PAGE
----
4. The folding chair of claim 1, said grooves being formed in opposing side edges of said leg, and said pins being in opposed spaced relationship.
5. The folding chair of claim 4, and stop means comprising a lip formed in said rear leg and said lip being transversely disposed across said rear leg, and wherein said seat abuts said lip in the folded open position.
6. The folding chair of claim 1, the respective top and bottom ends of each of said side legs forming opposing sides of a parallelogram.
7. The folding chair of claim 3, said chair attaching means comprising means to slidably connect the chairs.
8. The folding chair of claim 7, said attaching means comprises complementary members formed on the side legs, said members being formed with grooves for slidably connecting the chairs.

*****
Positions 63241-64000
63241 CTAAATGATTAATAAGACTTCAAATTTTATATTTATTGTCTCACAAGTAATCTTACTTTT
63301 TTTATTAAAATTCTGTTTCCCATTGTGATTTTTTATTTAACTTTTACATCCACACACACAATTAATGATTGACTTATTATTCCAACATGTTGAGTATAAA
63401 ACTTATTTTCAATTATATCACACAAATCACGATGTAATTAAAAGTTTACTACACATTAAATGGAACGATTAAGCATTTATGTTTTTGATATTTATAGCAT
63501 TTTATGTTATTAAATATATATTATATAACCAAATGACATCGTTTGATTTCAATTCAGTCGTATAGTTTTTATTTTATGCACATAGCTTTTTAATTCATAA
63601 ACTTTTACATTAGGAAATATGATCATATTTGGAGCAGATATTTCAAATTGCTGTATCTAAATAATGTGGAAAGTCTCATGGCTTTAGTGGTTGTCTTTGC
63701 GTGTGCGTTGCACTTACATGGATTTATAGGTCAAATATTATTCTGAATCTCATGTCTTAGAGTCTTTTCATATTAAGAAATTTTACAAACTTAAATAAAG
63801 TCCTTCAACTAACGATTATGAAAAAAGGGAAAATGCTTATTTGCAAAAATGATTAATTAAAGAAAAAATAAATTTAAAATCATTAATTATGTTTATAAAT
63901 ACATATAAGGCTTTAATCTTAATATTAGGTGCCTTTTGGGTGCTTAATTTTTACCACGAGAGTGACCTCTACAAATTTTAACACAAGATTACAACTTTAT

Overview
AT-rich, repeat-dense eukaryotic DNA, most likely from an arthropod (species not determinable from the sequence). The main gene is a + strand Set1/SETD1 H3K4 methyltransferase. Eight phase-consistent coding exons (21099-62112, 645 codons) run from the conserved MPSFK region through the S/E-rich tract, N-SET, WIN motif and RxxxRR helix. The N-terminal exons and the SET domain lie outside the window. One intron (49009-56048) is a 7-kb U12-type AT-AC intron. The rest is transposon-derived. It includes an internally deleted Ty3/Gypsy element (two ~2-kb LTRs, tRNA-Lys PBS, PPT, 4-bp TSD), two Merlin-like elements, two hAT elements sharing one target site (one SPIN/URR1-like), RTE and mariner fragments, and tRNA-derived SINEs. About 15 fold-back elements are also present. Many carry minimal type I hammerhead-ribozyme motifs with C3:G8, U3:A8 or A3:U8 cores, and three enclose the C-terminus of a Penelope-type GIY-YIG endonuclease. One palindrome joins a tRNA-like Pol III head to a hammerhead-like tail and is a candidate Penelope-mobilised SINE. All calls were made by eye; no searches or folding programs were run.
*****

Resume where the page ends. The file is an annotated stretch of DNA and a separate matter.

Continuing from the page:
9. The folding chair of claim 1, said rear leg and back forming a T-shaped portion, and backrest means formed on said T-shaped portion.
10. The folding chair of claim 9, further comprising a slot formed in said back for carrying said chair, and wherein the slot is rearwardly disposed from said backrest means.
11. The folding chair of claim 1, said back being formed with a well for receiving books.
12. The folding chair of claim 1, further comprising a cross-brace member and said means to pivotally connect said seat being connected to said cross-brace member, whereby said seat pivots in relation to said cross-breace member in folding.
13. The folding chair of claim 1, wherein said cross-brace member is fixedly attached at its ends to said side legs, and wherein the weight on the chair is supported by said cross-brace to which it is connected.
This invention relates to folding chairs.